The alternative to going from 1 to n is to do new things via technology and that is to go from 0 to 1. This is of course often an intensive process, requiring research and development and in the case of deep tech coming out of our universities and research institutions often requiring years of incubation before it is ready for commercialisation.
It is possible to do both at once in different areas of your organisation. The question is what parts of your business should do new things and which parts should copy things that work.
How do you decide when to do new things or to copy things that work or both?
What are the clues and signs that you need to look for in regards to whether you decide to do new things, copy things that work or leave things as they are? Performance metrics such as growth and profitability relative to industry and the market, your sustainability as an organisation (balance sheet strength) and also consideration of what the future of your industry or market looks like provide clues as to where in your value chain you might to make changes (e.g. if there is an avalanche of tech players coming at your industry hard, that is a sign that you need to start thinking and acting about what’s over the horizon).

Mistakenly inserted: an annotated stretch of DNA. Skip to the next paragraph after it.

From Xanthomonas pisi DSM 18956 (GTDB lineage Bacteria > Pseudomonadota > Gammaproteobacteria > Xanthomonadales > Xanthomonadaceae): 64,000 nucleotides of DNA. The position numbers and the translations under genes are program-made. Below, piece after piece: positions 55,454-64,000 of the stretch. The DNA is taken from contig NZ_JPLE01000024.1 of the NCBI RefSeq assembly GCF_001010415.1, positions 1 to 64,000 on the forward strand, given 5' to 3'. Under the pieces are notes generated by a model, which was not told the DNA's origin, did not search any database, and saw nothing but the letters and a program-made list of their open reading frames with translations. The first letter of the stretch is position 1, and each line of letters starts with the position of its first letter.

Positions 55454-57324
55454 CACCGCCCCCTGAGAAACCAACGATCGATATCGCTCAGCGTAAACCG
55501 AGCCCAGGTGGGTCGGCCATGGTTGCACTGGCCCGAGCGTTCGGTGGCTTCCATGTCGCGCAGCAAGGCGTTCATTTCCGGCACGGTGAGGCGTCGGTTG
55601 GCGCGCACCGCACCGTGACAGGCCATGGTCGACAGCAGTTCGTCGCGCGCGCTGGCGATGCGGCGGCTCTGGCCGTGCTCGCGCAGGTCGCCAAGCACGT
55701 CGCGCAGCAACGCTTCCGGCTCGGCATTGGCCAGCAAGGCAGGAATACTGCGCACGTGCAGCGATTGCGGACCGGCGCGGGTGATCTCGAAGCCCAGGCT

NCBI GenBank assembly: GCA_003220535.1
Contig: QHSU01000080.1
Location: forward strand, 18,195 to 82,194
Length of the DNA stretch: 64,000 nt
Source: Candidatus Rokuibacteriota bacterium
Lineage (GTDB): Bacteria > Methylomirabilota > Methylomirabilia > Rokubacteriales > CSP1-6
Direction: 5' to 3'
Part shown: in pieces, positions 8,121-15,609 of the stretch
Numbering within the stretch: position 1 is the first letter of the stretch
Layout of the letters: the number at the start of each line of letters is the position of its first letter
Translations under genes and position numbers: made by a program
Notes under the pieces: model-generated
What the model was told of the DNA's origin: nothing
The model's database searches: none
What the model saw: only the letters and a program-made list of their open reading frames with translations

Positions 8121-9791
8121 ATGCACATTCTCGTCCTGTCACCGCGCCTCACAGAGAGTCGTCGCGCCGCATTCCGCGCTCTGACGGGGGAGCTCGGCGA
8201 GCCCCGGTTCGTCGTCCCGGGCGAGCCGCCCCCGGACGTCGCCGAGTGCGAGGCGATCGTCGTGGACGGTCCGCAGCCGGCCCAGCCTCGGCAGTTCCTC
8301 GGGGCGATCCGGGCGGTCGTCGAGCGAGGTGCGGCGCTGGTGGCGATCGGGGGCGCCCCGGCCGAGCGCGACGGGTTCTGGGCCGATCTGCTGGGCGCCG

These metrics need to be put into context and one needs to analyse the business model and value chain holistically. Tools such as the business model canvas can support this process. When you are creating something new, you are starting with a blank canvas and it is often easier to step back and look at your business model as a whole because you are forced to. When you are in an existing operating business and you are generating free cash flows, there is often no impetus to drive this change. Increasingly, externalities are driving this impetus; whether it be a royal commission which challenges the social license to operate and culture of financial institutions, to market forces such as a Amazon entering the Australian retail market.
What’s my first step?
As Stephen Covey writes in his classic book 7 Habits of Highly Effective People – Be Proactive. Don’t wait for someone else to make moves on your business model or for externalities to impact it. Whether you’re the Chairman of the Board, CEO or leading a business unit, I encourage you to actively think about it, take advice and make the relevant changes to drive value.
Nick Northcott founded and leads Chrysalis Advisory
Chrysalis Advisory provides advisory services in strategy, leadership, culture and business development to support high growth ventures, transformation in existing businesses and outcomes in for purpose organisations. If you would like to discuss how we can support you to grow, transform and consider your business model please visit our website www.chrysalisadvisory.com.au or contact me at email@example.com